STEVE INSKEEP, HOST:
People naturally focus on New Orleans, a great American city that is below sea level in many places, but you cannot understand the full effect of the storm without moving along the Gulf Coast. Mississippi, for example, has faced high water, tropical storm-force winds and pounding rain. NPR's Debbie Elliott reports.
(SOUNDBITE OF WIND AND SURF)
DEBBIE ELLIOTT, BYLINE: As Isaac moves ashore near the mouth of Mississippi River in neighboring Louisiana, outer bands of the hurricane swept into Gulfport, Mississippi.
JUDY MOORE: Oh, here's come the wind.
ELLIOTT: Judy and George Moore watch from the wide front porch of their home just a block from the churned-up waters of the Mississippi Sound.
GEORGE MOORE: We're listening to the wind and...
MOORE: And listening. We got...
MOORE: ...the water.
MOORE: We figure, we got concrete siding now, we got metal roof, we got hurricane windows, hurricane shutters, so we think we'd be all right - a lot better than the one before.
ELLIOTT: The one before meaning Katrina. Seven years ago today, their house was washed away.
MOORE: On the same day. Is that weird? That is so weird.
ELLIOTT: The house is elevated now, and better able to withstand both the storm surge and the intermittent downpours.
MOORE: You don't mess with water, especially in a hurricane.
ELLIOTT: And that's the message that government officials have been trying to get across for the past few days. But in some ways, the memory of Katrina makes it harder for a much weaker hurricane like Isaac to garner that same sense of urgency. That's been a worry for Craig Fugate, head of the Federal Emergency Management Agency.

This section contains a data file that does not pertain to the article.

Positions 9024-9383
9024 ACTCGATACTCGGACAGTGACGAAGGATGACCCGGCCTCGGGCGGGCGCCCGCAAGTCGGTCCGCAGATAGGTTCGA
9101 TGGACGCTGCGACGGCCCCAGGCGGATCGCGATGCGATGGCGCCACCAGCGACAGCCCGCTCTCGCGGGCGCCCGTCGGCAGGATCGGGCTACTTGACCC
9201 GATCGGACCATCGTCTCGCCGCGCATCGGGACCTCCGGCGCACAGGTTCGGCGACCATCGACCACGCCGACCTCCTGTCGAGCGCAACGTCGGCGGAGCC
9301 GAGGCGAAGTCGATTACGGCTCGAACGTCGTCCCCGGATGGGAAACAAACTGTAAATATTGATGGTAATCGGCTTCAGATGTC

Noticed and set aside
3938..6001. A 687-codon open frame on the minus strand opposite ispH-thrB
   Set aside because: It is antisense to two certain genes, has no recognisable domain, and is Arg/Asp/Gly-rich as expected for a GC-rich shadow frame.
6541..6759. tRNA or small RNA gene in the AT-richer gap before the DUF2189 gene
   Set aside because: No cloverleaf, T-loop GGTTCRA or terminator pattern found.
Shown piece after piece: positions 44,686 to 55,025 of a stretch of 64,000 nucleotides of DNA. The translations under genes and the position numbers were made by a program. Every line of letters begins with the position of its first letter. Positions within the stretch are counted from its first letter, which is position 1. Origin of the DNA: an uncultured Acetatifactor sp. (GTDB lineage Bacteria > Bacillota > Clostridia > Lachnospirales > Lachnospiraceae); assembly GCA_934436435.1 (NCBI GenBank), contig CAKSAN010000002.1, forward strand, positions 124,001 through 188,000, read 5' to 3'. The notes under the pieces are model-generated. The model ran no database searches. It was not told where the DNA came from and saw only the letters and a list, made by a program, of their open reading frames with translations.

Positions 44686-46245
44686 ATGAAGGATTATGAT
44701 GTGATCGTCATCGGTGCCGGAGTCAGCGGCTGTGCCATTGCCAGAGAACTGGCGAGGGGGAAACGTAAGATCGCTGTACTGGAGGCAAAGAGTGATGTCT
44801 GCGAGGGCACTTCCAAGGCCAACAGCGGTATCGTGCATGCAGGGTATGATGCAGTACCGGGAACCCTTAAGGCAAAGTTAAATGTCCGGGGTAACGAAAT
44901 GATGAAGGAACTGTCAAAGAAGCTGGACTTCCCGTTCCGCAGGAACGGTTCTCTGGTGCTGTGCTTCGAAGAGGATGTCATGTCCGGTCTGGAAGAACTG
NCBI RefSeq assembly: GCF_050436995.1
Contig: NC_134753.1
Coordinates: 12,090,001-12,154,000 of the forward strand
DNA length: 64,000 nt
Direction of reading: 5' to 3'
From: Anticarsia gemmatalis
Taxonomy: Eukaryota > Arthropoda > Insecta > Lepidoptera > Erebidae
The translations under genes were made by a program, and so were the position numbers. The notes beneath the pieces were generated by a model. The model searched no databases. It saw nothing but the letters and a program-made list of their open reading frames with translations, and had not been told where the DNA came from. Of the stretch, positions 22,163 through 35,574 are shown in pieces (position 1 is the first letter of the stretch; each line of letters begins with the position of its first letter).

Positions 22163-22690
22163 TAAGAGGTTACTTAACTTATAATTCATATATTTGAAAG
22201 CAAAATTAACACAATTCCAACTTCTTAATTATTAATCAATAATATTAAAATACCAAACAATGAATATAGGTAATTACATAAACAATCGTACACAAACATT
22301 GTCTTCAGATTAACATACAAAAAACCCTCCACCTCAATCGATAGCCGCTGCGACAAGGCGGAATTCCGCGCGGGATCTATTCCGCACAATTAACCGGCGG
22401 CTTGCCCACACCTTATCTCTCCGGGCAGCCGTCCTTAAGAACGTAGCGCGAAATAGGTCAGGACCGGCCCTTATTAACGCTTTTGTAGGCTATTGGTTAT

CRAIG FUGATE: Well, you know, I'm from Florida, so I'm used to it. People have gone through worse hurricanes. They go, well, this is no Katrina. We agree, but you got to understand that sometimes it isn't always the wind speed that's the greatest danger. Sometimes it can be those heavy rains.
ELLIOTT: Fugate, in Mississippi to help stage supplies as part of the federal response, says Isaac's landfall is by no means the end of the crisis.
FUGATE: You've got to understand, this storm's going to move slow, and the risk is a lot of rain. So people that live inland may be thinking, well, this is something going to hit the coast, and because it's only a Category 1 hurricane, it won't be that bad. It's moving so slow that the Hurricane Center and the weather service are very concerned about very heavy rainfall well up into Mississippi and parts of Louisiana, even Alabama.
ELLIOTT: He says people as far north as the capital in Jackson, 160 miles inland, should brace for flooding. Debbie Elliott, NPR News, Gulfport, Mississippi. Transcript provided by NPR, Copyright National Public Radio.